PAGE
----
Pyramid schemes use the multi-level marketing (MLM) business paradigm. The selling of these items and the recruitment of new members, however, both generate compensation for MLM participants. Contrarily, legitimate goods or services are usually missing from pyramid schemes, and participant recruitment is the major focus rather than providing genuine value.

A financial industry example of a pyramid scam is the Telexfree case. While Telexfree, which operated from 2012 to 2014, claimed to offer internet phone services, participant recruitment was actually the program’s primary goal. In return for running online advertisements and enlisting new members, investors were promised large earnings. Before the plan eventually collapsed, thousands of individuals were tricked.

Sadly, pyramid schemes have entered the world of cryptocurrencies, preying on the allure of quick wealth in this developing market.

Because they promise astronomically large profits and place an excessive focus on recruiting new members rather than offering genuine products or services, pyramid schemes usually trigger warning flags. Cryptocurrency pyramid scheme operators sometimes provide only vague or basic information about their methods of revenue generation or investment intentions. However, in the realm of cryptocurrencies, there are no guarantees owing to the inherent volatility of digital assets. Avoid making any investments that claim to be profitable.

In pyramid schemes, there are typically no real goods or services advertised. The majority of the scheme’s income comes from investments and recruiting rather than real business activities. Furthermore, pyramid schemes might present complicated compensation plans. One should move cautiously if one cannot comprehend how the tactic produces earnings.

OneCoin, a well-known instance of a Ponzi and pyramid scam hybrid that operated from 2014 to 2017, is one such instance. It was positioned as an innovative digital currency that made use of cutting-edge blockchain technology. It lacked actual blockchain features and was opaque. By rewarding people who invested in OneCoin packages and brought in new members with generous prizes, the scheme’s primary goal was to draw in new players.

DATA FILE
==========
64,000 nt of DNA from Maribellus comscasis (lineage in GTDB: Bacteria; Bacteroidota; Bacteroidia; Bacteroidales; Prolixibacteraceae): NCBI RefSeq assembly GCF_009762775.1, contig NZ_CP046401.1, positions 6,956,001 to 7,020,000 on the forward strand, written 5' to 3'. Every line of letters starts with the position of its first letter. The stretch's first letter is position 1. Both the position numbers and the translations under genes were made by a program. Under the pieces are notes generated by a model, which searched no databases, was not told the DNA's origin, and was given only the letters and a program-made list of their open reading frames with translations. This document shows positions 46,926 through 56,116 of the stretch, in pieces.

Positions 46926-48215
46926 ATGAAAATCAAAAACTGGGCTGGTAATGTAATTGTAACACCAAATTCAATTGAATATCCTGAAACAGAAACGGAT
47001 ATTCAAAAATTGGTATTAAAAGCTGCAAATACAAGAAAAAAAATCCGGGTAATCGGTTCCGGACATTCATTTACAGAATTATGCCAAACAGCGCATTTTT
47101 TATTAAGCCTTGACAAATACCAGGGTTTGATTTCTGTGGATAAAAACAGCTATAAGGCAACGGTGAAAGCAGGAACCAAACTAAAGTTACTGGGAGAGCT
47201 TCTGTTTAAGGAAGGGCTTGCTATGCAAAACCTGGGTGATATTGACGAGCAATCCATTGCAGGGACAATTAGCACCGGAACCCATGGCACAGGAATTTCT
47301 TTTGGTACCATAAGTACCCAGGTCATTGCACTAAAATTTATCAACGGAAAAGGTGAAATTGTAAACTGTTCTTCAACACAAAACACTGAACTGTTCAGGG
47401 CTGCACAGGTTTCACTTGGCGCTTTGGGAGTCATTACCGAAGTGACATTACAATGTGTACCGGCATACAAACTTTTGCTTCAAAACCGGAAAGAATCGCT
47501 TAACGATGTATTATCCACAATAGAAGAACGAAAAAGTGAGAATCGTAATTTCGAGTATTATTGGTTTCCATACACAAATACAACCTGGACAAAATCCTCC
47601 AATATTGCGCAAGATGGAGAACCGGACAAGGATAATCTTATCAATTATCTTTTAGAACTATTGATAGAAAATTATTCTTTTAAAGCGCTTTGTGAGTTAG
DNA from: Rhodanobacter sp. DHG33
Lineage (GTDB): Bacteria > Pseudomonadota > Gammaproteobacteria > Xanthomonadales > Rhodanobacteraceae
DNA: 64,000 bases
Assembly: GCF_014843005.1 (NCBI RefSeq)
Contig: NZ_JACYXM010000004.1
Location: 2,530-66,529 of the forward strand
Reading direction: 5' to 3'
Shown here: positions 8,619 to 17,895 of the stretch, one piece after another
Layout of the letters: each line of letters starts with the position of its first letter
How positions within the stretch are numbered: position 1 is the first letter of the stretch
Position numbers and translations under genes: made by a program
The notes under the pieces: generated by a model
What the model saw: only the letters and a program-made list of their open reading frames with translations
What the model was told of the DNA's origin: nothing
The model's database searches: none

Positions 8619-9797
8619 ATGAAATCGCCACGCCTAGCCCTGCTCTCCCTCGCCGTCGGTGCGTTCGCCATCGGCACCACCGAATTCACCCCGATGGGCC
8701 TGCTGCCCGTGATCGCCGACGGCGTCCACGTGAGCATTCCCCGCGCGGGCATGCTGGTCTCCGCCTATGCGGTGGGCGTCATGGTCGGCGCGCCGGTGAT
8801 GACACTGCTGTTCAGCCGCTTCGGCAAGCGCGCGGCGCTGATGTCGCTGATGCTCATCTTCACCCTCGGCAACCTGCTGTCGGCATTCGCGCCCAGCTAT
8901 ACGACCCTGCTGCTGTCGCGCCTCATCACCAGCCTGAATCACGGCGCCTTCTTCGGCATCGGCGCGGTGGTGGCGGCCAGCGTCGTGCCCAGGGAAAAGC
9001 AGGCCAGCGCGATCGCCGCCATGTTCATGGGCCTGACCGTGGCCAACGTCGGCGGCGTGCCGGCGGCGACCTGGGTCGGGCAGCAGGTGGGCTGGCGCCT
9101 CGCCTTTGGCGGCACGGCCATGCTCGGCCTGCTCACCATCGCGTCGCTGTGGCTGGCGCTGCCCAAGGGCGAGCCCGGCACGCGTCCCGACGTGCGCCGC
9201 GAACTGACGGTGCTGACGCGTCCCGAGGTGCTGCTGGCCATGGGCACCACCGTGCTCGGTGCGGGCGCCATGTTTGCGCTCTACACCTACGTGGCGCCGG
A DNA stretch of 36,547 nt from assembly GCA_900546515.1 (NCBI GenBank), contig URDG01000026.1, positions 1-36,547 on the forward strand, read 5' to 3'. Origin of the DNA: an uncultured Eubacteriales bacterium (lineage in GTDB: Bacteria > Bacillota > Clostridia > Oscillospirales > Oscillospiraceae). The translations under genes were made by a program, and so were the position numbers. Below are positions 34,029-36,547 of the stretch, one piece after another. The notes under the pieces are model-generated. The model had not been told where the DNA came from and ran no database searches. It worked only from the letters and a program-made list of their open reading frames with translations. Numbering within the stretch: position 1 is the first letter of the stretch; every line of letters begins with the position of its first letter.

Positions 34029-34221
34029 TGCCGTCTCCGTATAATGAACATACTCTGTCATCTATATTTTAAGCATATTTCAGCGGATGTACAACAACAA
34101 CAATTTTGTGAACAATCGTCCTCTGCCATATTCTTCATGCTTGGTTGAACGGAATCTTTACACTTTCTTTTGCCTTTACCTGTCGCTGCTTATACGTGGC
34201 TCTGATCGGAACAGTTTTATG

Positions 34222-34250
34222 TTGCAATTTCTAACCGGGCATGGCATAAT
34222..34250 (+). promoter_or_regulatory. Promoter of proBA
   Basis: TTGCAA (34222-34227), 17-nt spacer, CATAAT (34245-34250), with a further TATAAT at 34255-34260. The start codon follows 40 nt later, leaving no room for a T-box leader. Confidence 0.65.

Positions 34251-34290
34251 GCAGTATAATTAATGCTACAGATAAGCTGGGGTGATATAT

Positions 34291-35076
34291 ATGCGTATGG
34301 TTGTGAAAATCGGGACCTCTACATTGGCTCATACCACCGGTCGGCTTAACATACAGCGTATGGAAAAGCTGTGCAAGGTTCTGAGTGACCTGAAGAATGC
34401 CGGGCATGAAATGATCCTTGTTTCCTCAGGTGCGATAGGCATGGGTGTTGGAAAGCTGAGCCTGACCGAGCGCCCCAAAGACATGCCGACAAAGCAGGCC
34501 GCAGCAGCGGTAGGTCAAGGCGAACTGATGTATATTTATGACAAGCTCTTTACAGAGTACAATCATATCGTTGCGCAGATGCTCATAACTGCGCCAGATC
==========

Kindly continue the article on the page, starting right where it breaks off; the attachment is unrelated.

Both schemes take advantage of investors by making enticing but false promises, and the majority of participants inevitably incur significant financial losses.  

By being aware of the differences between various fraudulent tactics, people may defend themselves. Key variations between both plans are as follows:

Participating in Ponzi schemes may result in allegations of fraud, embezzlement, and securities fraud. Depending on the severity of the offense, a jail sentence might be imposed if proven guilty.

Law enforcement may take property and vehicles that were gained through fraud, and victims may recover compensation in the form of criminal fines. To make up for their financial losses, victims may potentially get compensation from the courts.

Victims of a pyramid scheme scam have the option of bringing civil lawsuits to seek restitution and hold the scheme’s promoters responsible. Regulatory organizations regularly monitor and investigate pyramid schemes to protect consumers and promote market integrity. Still, before making any investing decisions, investors should use prudence and do their research.


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Dr. William Odion is a financial coach and consultant who specializes in Forex and Crypto trading. He is also an author, founder and CEO of Probaba EA Consults a.k.a Probabafx, and a brand influencer and real estate investor.